I'm sure you are no different than all of the other mortgage companies who are finding their investor sources drying up. I read something new about the subprime mortgage mess in the newspaper every day as do your customers. This is the time to let them know that you are still around and that you still have options for their varying needs.

I know that volume is down and some of you may even be wondering how you will stay in business. In down cycles, you must work harder to keep the phones ringing. If you have been keeping a stash of tips on marketing for when you "have the time" this is the time to get that stash out and start implementing those ideas that sound good to you. Some of them will work and some won't but you will not know which is which until you experiment. Most of the marketing suggestions that you hear about have something to do with customer contact, either existing customers or potential customers. In the current climate, most potential borrowers, especially those with more difficult credit histories, are anxious to know that there is a mortgage out there for them. Although many lenders and investors are tightening up or eliminating programs, if you can find those lenders and investors that are still offering mortgages to your types of customers, then you must educate your customers and potential customers that you are the one who will help them buy a house or refinance their current mortgage.

Only those mortgage brokers and lenders who can weather the difficult times will be around when the upcycle comes again.

Monday, August 6, 2007

Licensing in a "Brick and Mortar" State

I periodically receive phone calls and emails from mortgage companies that want to get licensed in all states. Since there is no "national" license, such a company must get 51 licenses (including Washington DC). When they hear that some states require a physical presence in their states, they realize that such licensing will be very expensive.

As of today, the following states require an office in their state for a mortgage broker license: Alabama, Arizona, Hawaii, Missouri, Montana, Nevada, New Jersey, North Carolina, Ohio, Oklahoma, Pennsylvania, South Carolina, and Texas. For mortgage lenders, the states are: Arizona, Hawaii, Missouri, Montana, Nevada, New Jersey, Ohio, Oklahoma, Pennsylvania, and Texas.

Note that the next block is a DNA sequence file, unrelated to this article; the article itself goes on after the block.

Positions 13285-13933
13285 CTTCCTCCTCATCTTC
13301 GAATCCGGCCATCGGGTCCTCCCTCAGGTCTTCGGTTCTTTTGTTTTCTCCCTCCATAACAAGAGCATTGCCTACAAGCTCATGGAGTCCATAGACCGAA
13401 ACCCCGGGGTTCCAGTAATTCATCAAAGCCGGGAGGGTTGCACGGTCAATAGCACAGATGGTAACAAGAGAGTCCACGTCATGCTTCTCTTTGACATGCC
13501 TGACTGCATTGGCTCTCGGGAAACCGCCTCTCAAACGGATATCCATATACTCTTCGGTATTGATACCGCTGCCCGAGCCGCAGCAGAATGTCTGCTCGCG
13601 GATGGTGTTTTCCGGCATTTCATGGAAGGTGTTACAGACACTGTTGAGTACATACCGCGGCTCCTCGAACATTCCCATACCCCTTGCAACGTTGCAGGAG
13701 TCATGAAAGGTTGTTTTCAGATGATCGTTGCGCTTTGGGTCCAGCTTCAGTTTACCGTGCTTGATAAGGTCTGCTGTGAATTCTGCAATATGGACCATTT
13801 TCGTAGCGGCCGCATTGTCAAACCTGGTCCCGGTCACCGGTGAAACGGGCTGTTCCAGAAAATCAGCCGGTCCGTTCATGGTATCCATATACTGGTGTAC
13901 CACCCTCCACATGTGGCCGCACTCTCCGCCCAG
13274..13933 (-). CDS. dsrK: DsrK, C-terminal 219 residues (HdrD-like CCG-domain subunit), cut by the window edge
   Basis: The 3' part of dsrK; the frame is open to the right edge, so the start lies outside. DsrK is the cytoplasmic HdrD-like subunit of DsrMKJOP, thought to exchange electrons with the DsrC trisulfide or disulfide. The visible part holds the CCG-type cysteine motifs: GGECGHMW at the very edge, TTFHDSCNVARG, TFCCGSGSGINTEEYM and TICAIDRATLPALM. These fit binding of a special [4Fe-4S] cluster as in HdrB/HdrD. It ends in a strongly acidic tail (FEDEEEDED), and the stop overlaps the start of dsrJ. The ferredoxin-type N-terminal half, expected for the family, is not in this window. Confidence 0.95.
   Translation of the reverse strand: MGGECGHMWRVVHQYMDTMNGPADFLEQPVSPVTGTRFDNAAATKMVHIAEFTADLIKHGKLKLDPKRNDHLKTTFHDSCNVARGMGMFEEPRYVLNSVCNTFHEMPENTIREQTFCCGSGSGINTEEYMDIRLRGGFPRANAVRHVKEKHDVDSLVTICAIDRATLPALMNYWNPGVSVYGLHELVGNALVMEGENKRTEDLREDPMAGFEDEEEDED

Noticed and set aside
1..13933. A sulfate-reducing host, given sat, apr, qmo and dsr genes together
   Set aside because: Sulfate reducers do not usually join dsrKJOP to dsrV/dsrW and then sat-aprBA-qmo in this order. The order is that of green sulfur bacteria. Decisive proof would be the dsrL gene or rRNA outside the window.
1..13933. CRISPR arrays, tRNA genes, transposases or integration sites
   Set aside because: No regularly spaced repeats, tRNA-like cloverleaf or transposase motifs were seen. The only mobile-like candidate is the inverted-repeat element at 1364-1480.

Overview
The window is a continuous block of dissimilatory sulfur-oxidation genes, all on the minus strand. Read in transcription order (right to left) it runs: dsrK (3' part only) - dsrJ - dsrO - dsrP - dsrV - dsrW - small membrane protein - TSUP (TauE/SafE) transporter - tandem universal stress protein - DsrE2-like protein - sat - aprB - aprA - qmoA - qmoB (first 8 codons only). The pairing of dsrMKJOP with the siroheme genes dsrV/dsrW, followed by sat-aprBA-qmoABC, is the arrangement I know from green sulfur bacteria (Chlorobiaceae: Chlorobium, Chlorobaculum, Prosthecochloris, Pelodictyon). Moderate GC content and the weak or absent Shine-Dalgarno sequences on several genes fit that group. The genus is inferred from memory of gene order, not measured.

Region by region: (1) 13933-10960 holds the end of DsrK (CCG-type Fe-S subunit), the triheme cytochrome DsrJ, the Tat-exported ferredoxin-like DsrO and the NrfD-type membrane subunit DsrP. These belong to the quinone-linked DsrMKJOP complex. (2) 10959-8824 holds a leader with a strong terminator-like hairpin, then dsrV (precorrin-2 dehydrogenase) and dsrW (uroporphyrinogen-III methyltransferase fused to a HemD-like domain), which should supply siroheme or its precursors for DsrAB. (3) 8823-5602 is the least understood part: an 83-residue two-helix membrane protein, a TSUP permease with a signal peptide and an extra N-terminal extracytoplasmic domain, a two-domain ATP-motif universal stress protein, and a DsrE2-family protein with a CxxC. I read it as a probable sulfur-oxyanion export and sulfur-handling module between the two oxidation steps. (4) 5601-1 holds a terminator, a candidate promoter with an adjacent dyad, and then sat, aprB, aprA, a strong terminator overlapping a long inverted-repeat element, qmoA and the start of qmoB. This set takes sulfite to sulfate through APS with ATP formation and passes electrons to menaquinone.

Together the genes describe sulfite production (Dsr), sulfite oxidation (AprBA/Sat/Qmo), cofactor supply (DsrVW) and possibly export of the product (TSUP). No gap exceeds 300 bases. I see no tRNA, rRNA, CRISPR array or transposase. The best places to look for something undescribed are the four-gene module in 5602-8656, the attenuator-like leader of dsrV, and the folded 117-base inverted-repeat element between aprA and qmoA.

Even within the requirement of brick and mortar, the different states have different requirements. Some states permit any home office, other states allow the home office if you can prove that the home is zoned for office use and/or there is a separate entrance for the office. Some states permit month-to-month leases on these offices, other states do not and even require leases of at least 6 months to 1 year. In addition to the expense of the rent on these offices, certain states require that the office be staffed by a W-2 employee. Since I am aware that some mortgage companies do not pay branch managers or loan officers as employees but treat them as independent contractors, this can be an additional expense.

I am frequently asked whether my office or some relative’s address can be used as the "office" that is required in brick and mortar states. My office is not used for any client’s needs and I tell clients that a relative’s address can in some situations be used as the office. Again, because each state has a different requirement, I need to know the particular state that someone is inquiring about.

Because a brick and mortar state is a much more expensive state in which to operate, I caution clients that there must be a good reason to go into that state, other than part of a 50-state strategy. If a loan officer has family, friends or a real estate agent who will refer a steady stream of business, the costs of maintaining the office will be offset by the fees you will earn. Likewise, if your clientele are buying second homes in a particular state, that state is a good candidate for spending the money to retain an office. And each year, you should conduct a cost-benefit analysis to determine whether you spent more on the office than you earned in fees to decide whether to renew your license in a brick and mortar state.